On later trips in the same place, one member of the group slipped off a ledge and fell on rocks and was injured. Another time, it was a fall and fractured ankle, and a several mile piggyback ride out. My father rather dramatically commented one time “If you go in there, you’re lucky if you come out”. I would add a caveat; less dramatically, if you go into a wilderness area without adequate preparation, you are introducing unnecessary risk into what is supposed to be a fun activity. The bottom line: we were acting like a bunch of amateurs. I totally include myself in that category. The irony is my father would not take me hunting on the last weekend of the season because “there are too many hunters in the woods and you might get shot”. This is called poor risk assessment. The chance of getting shot while hunting is .004%, or four out of one thousand, according to 2013 stats. Statistically, the car ride to and from the hunting trip is over 55 times more dangerous (National Shooting Sports Foundation, 2013). We also built more danger into to the hunting trip than was necessary through sheer sloppiness.
I learned a lot from this experience, which I carried over into future trips:
Too many hunters go out in the woods every fall woefully out of shape. The objective of hunting is to actually kill the deer/moose/elk and dress it/quarter it, and drag it/pack it out. This requires a degree of physical fitness. Hunters who are older and out of shape are at increased risk of myocardial infarction (heart attack), from the stress of physical activity combined with the excitement of the hunt (Fortin, 2008; McCafferty, 2016; Sgobba, 2014).
You also have to be physically capable in an emergency.
Ideally, you should be in the outdoors year round- after fall hunting season, snowshoeing or cross country skiing, in the spring trout fishing, turkey hunting, and hiking. In the summer, bass fishing and hiking. Ideally, you are also shooting at least monthly, and doing an exercise program year round- weightlifting, body weight exercises, running, swimming, bicycling. This will help maintain a good level of fitness, especially if you have a sedentary job. As the fall season draws near, begin a workout regime specifically designed to prep your body for hunting season, starting at least six weeks in advance.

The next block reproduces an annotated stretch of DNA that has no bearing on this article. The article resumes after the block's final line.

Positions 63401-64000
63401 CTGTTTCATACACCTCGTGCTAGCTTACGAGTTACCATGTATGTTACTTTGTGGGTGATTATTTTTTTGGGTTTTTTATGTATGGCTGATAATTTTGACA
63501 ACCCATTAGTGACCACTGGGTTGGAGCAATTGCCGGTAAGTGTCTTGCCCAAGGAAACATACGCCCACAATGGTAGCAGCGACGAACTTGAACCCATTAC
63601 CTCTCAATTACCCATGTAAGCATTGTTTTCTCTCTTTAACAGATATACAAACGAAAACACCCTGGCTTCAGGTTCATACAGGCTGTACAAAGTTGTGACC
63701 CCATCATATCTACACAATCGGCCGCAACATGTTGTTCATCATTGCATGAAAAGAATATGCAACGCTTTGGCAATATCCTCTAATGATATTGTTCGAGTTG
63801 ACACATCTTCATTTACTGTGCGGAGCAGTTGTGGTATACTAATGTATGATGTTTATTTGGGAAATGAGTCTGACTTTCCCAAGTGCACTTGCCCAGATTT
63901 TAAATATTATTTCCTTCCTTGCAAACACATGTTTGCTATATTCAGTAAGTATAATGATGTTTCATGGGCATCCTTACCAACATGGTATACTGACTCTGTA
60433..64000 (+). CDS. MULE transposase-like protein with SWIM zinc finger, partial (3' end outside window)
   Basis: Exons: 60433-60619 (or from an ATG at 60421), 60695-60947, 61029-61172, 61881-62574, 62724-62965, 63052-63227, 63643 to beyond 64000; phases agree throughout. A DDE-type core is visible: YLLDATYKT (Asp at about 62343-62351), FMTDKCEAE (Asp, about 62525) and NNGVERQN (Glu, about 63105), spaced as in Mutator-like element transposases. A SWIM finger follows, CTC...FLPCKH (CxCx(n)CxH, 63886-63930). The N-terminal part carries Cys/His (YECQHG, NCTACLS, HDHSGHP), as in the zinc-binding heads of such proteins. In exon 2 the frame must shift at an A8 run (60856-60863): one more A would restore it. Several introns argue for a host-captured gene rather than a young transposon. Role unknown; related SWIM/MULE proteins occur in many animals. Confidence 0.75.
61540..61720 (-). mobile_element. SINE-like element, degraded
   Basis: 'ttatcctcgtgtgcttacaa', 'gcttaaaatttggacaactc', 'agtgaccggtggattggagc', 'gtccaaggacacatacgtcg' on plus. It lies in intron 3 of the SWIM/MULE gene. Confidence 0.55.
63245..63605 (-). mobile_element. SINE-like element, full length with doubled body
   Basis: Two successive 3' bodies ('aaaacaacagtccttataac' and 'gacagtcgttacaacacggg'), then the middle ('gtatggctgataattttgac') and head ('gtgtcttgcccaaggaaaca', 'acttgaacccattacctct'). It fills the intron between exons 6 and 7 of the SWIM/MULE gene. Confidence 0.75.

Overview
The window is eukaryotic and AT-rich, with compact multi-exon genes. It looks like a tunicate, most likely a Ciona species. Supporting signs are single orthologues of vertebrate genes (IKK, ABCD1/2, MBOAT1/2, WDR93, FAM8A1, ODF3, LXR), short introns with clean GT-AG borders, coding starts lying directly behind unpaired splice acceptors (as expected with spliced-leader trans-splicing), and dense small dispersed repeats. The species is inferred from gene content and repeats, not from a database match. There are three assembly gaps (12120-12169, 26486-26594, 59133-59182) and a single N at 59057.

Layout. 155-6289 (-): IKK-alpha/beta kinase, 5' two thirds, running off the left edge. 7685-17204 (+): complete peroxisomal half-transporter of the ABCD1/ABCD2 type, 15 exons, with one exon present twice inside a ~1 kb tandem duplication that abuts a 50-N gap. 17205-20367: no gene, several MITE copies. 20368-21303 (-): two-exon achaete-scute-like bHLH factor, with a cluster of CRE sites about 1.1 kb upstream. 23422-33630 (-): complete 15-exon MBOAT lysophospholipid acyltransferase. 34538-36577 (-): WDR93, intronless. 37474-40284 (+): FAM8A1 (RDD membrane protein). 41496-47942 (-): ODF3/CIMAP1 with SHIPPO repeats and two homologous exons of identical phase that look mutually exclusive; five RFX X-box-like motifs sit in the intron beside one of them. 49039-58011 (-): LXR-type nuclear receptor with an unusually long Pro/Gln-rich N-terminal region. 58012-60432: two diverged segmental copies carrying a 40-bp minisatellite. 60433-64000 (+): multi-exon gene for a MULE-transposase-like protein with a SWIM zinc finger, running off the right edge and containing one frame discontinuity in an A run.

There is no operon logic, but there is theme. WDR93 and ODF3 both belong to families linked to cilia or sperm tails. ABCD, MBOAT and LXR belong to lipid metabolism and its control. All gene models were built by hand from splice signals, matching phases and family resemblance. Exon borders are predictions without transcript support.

Before beginning any exercise program, see your physician for medical clearance, especially if you are over 40, have a pre-existing medical condition, or have not trained in a while and are out of shape.
The right gear & the right team:
Bring the right gear for the job and the location. We had no business crossing a fast river in a six foot dinghy. Our clothing was inadequate and inappropriate for the weather. Plan ahead for the conditions, getting the best quality gear you can afford. Choose your hunting partners with care; people who are reliable, fit, skilled outdoorsmen. Don’t go out in a remote place with two inexperienced kids. I think kids should be introduced to hunting at a young age- continue a family tradition. But don’t take them to remote wilderness areas which they are not ready for yet. Get them introduced to hunting and gaining experience in the outdoors with less challenging places, and small game hunting (Wintersteen, 2012).
Fortin, J. (2008). Biggest danger for hunters? Heart attack, not stray bullet. CNN.com. Retrieved January 28, 2016 from http://www.cnn.com/2008/HEALTH/conditions/10/24/hm.hunter.hazards/index.htm
McCafferty, K. (2016). Hunters And Heart Attack. Field & Stream. Retrieved January 28, 2016 from http://www.fieldandstream.com/articles/hunting/2010/12/hunters-and-heart-attack
National Shooting Sports Foundation. (2013). Firearms-Related
Injury Statistics. Industry Intelligence Reports 2013 Edition. Retrieved January 28, 2016 from
Sgobba. C. (2014). Why Hunters Are More Likely to Suffer a Heart Attack: This part of the sport puts your ticker at risk. Men’s Health. Retrieved January 28, 2016 from
Wintersteen, K. (2012). Youth Hunts: 3 Ways to Introduce Kids to Hunting. NRA American Hunter. Retrieved January 28, 2016 from